Robert William Service

(16 January 1874 - 11 September 1958 / Preston)

My Boss - Poem by Robert William Service

My Boss keeps sporty girls, they say;
His belly's big with cheer.
He squanders in a single day
What I make in a year.
For I must toil with bloody sweat,
And body bent and scarred,
While my whole life-gain he could bet
Upon a single card.

By Boss is big and I am small;
I slave to keep him rich.
He'd look at me like scum and call
Me something of a bitch . . .
Ah no! he wouldn't use that phrase
To designate my mother:
Despite his high and mighty ways,
My Boss is my twin-brother.

Conceived were we in common joy
And born in common pain;
But while I was a brawny boy
My brother stole my brain.
As dumb was I as he was smart,
As blind as he could see;
And so it was, bang from the start
He got the best of me.

I'm one of many in his pay;
From him I draw my dough;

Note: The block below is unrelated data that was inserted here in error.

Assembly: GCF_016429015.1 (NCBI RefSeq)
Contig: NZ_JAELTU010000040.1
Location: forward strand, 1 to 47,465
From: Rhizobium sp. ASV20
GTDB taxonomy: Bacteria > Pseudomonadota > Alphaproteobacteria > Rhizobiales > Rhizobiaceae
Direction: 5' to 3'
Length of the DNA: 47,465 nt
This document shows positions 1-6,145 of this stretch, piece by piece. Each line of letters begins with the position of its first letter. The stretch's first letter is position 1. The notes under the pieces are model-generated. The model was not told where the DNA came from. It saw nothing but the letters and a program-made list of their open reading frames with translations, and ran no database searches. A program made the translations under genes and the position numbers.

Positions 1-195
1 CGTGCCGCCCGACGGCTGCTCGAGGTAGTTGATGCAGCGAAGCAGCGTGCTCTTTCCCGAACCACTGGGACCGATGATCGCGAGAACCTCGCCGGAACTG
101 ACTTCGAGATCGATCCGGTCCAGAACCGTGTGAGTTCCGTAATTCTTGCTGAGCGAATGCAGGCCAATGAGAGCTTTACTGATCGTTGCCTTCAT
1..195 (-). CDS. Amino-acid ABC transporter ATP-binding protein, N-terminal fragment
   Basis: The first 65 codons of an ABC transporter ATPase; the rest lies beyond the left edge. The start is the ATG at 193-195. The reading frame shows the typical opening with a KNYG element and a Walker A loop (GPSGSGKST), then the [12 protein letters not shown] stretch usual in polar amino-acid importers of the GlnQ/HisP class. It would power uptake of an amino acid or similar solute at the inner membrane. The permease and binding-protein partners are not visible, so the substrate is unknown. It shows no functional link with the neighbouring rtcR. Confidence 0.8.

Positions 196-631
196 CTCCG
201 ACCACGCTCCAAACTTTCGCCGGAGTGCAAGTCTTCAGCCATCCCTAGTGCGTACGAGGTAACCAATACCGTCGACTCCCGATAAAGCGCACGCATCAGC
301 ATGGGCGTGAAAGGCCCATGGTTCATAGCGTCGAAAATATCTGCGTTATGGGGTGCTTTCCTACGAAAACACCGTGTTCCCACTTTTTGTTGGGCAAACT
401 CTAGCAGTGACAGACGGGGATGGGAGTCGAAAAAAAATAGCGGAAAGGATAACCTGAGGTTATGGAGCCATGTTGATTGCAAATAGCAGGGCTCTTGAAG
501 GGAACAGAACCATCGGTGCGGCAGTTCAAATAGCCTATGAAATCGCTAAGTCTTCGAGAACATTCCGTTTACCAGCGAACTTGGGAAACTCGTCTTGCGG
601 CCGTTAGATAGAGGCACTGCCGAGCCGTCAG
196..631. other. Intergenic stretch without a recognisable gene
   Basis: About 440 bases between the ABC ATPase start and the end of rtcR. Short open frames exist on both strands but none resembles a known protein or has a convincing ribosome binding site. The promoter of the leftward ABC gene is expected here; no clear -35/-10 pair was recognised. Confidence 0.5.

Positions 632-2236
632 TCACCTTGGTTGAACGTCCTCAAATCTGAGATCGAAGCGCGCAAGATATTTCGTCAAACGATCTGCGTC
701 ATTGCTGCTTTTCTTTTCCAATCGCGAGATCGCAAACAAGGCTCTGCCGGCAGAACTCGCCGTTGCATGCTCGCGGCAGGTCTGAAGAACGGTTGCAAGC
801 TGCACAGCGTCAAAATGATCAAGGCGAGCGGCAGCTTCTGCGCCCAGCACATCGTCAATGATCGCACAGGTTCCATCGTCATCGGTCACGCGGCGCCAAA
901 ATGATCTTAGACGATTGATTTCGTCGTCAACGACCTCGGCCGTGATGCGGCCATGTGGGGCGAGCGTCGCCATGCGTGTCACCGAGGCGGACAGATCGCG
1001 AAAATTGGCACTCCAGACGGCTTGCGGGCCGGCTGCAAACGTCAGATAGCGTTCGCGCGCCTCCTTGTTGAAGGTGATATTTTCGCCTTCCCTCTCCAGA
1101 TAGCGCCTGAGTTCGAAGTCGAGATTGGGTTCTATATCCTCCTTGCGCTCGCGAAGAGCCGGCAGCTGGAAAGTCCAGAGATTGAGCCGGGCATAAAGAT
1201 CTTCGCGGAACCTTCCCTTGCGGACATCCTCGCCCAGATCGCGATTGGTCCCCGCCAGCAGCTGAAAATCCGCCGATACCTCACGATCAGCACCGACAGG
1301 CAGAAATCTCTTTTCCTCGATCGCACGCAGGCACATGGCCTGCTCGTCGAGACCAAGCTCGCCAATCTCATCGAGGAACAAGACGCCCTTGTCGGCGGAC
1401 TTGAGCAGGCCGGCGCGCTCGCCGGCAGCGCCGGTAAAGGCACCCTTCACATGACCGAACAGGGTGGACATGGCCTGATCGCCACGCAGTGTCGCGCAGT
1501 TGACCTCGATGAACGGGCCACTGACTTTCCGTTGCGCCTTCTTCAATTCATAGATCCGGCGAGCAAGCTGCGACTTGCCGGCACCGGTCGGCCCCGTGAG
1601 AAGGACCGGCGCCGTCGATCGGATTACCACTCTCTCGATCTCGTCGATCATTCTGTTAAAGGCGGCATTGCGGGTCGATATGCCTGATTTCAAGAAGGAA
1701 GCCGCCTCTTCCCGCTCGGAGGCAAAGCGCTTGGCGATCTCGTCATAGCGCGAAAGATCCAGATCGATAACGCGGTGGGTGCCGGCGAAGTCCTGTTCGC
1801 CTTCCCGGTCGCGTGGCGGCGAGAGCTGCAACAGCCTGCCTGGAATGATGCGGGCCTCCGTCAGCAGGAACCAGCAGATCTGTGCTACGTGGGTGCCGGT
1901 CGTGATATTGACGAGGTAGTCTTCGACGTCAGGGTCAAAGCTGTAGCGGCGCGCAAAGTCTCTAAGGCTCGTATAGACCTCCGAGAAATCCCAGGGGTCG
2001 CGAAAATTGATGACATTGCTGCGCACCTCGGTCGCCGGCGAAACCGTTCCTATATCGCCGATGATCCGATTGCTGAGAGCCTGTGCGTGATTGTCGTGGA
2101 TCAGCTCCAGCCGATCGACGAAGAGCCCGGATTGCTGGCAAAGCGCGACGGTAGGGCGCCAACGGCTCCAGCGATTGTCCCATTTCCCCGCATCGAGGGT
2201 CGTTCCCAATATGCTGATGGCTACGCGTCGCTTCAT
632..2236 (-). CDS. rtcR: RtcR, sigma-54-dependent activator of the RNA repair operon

But he would fire me right away
If he should hap to know
A week ago he passed me by;
I heard his wheezing breath,
And in his pouched and blood-shot eye
I saw, stark-staring - Death.

He has his women, cards and wine;
I have my beans and bread.
But oh, the last laugh will be mine
The day I hear he's dead.
Aye, though we shared a common womb
(I gloat to think of it)
Some day I'll stand beside his tomb
And loose my glob and . . . spit.

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Read poems about / on: brother, smart, women, mother, fire, joy, pain, death, girl, woman

Poem Submitted: Monday, January 13, 2003

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